Nightmare Zoo Makes Orangutans 'Fight' In Boxing Ring
We can't believe this is real 😢
The crowd roars and a bell rings to mark the start of the match.
The boxers run around the ring in circles, pummeling one another with their oversized gloves until one opponent eventually flops to the ground in defeat. Dancers in skimpy bikinis twirl and jump around on the sidelines as loud music plays to celebrate the winner.
It might sound like a typical weekend boxing match — but at Bangkok Safari World in Thailand, the performers are all orangutans.
Over the past few years, multiple tourist videos have surfaced featuring the cruel shows, with the most recent being posted just a few days ago.
Before the 30-minute show begins, the apes are typically made to fly down to the stage from the rafters on a zipline and “play” in a band with instruments.
As two orangutans “box” one another, another group of apes above the ring appears to throw trash down onto them. All are dressed in human clothing.
Lis Key, communications manager for International Animal Rescue, has one word for the show: “sickening.”
“Given the appalling conditions at many zoos in Thailand, it’s unlikely that the trainers adopt humane training methods,” Key told The Dodo. “These are not behaviors that come easily to orangutans and it’s frightening to imagine how they have been made to perform these sickening stunts.”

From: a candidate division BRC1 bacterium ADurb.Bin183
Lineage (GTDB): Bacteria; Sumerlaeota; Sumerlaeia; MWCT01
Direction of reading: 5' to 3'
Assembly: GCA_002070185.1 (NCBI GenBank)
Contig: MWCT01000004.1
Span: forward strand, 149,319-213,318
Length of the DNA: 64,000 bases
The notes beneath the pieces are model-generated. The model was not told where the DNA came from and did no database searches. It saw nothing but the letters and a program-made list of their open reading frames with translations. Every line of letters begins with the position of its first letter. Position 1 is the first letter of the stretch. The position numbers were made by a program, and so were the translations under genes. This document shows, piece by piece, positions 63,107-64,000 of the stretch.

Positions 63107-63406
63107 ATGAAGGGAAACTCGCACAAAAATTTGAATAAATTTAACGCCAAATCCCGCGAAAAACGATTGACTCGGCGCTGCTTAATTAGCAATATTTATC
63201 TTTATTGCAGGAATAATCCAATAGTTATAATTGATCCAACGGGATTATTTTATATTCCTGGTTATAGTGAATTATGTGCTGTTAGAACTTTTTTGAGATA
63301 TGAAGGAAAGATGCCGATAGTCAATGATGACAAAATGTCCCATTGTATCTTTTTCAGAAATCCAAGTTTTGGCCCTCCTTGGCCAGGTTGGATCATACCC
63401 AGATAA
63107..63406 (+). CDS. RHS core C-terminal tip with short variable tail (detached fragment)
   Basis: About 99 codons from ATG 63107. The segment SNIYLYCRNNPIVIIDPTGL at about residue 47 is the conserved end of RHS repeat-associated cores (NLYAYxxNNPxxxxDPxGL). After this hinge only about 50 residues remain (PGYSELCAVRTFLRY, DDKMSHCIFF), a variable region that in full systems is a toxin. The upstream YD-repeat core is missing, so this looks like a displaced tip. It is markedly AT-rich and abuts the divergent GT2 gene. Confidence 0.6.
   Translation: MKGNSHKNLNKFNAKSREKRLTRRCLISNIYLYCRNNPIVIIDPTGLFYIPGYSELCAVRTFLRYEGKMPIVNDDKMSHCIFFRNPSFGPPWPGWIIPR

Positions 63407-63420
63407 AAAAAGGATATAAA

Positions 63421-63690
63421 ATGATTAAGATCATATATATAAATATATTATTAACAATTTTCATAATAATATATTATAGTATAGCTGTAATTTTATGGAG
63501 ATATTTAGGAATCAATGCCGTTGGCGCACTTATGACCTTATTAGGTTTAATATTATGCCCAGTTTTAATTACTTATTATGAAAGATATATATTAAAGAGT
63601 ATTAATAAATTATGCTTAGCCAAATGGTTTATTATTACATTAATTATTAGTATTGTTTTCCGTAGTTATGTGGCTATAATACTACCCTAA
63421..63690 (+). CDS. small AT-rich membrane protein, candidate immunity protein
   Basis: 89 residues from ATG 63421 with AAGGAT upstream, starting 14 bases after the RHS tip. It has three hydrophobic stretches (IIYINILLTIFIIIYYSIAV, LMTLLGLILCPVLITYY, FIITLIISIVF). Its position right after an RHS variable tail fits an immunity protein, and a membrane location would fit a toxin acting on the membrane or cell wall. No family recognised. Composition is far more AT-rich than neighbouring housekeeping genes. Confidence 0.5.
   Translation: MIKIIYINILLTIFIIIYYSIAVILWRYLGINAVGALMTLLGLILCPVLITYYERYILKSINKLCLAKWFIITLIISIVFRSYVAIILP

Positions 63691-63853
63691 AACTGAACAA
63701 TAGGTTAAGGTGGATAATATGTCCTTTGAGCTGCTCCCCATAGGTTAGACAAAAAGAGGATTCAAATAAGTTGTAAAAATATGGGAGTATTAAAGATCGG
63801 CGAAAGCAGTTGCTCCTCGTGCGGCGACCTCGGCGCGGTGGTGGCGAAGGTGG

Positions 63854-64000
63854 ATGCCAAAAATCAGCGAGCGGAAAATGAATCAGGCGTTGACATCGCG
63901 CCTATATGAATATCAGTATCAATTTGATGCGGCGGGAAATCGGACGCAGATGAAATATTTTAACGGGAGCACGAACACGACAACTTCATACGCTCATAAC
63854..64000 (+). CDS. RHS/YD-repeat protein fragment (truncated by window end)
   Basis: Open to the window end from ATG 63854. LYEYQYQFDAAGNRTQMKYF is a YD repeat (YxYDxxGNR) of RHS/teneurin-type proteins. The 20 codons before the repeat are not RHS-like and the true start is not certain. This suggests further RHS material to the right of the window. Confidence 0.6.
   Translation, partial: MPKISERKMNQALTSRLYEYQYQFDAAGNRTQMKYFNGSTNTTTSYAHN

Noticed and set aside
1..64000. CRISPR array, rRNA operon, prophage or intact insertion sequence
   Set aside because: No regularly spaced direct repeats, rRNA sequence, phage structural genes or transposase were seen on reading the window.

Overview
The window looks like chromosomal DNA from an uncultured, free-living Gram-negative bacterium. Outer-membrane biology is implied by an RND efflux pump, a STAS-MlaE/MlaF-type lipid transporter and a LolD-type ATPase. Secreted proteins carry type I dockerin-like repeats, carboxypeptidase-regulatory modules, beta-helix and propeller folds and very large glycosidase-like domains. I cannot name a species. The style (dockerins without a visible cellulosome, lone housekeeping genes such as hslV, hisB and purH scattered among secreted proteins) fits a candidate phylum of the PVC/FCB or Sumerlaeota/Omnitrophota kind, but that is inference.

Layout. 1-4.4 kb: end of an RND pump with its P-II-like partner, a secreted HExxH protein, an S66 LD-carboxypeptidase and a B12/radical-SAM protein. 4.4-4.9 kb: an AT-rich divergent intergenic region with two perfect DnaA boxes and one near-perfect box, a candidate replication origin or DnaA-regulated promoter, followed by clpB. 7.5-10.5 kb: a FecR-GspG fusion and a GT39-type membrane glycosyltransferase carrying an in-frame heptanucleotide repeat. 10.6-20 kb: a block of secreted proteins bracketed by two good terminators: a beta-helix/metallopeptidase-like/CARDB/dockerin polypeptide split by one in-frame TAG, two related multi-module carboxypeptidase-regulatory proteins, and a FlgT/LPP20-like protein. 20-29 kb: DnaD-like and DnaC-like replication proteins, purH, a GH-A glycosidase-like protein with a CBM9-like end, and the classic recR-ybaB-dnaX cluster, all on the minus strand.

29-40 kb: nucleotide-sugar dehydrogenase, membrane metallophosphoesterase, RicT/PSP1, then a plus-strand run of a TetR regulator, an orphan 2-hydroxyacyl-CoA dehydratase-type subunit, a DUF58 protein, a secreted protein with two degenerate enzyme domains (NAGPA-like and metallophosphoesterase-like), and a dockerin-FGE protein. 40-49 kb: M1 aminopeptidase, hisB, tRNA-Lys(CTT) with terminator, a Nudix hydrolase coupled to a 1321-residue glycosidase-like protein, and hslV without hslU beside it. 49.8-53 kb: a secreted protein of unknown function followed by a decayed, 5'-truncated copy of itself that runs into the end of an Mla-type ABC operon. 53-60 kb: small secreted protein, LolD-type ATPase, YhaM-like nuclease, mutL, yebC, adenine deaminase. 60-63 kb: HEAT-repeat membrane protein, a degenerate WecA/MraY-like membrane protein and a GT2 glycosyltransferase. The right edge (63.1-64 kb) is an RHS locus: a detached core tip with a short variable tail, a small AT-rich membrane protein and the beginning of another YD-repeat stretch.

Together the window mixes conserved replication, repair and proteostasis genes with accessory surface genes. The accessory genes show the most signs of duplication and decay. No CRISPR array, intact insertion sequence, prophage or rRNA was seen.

In the wild, orangutans are arboreal animals who scale trees for miles. They’re also solitary as adults — which makes the loud shows highly stressful for the animals.
“The risks to these orangutans are huge,” Key said. “The environment they are living in is a far cry from the habitat they were born to. They are constantly exposed to human contact and germs which can easily be transmitted to the apes and even prove fatal if the animal’s immune system is already compromised.”
As with many zoos in Thailand, it’s likely the orangutans were caught from the wild, Key said. In the process, most mother orangutans are killed to make it easier for poachers to take their baby. The babies are then sold on the black market to zoos or to residents as pets.
All three species of orangutan are critically endangered due to a blend of habitat destruction and poaching.
“Young orangutans stay with their mothers until they are 6 or 7 years old,” Key said. “So it’s likely that these captive orangutans have suffered the terrible trauma of being taken from their mothers at an early age and forced into this completely alien existence of bright lights, noisy crowds and regular mistreatment and abuse.”
Founded in 1988, Safari World calls itself a “world of happiness” on its website — but animal advocates from around the world are campaigning against it, saying its treatment of animals is anything but happy. An online petition started two months ago already has thousands of signatures urging the zoo to put a halt to the show.
Until then, Key urges people to never support organizations that force animals to perform in shows.
“These poor animals are being exploited in the most blatant and brutal way, simply for commercial gain,” she said. “The people who pay to watch these shows are enabling this cruelty to continue.”
Watch the full show below: